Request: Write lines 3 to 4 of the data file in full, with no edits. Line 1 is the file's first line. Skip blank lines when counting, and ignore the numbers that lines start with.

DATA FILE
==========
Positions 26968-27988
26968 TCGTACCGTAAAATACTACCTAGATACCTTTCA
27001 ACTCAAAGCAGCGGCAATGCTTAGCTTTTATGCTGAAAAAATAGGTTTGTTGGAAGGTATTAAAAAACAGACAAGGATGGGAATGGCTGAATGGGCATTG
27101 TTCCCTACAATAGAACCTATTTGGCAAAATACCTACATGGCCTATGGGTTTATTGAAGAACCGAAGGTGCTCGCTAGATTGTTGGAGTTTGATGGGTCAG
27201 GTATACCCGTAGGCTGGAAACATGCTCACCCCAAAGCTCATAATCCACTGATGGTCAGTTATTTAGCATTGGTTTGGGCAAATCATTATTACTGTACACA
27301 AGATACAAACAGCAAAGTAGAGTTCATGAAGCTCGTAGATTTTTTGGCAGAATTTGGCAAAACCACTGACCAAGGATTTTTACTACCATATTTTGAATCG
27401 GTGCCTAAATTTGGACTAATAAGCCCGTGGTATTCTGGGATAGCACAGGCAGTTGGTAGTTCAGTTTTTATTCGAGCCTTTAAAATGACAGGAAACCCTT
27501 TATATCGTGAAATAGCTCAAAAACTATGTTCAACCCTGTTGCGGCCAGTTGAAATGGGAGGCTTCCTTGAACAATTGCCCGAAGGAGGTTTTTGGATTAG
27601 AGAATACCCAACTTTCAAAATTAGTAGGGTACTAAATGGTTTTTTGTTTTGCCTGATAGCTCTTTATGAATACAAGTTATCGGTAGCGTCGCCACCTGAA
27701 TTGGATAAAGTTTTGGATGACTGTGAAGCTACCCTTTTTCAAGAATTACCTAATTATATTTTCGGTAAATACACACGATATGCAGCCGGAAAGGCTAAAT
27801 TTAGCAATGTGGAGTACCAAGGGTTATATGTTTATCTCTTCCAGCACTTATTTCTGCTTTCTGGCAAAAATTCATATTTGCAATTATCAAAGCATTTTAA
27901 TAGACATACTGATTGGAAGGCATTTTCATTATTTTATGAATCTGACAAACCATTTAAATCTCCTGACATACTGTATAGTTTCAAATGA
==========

27001 ACTCAAAGCAGCGGCAATGCTTAGCTTTTATGCTGAAAAAATAGGTTTGTTGGAAGGTATTAAAAAACAGACAAGGATGGGAATGGCTGAATGGGCATTG
27101 TTCCCTACAATAGAACCTATTTGGCAAAATACCTACATGGCCTATGGGTTTATTGAAGAACCGAAGGTGCTCGCTAGATTGTTGGAGTTTGATGGGTCAG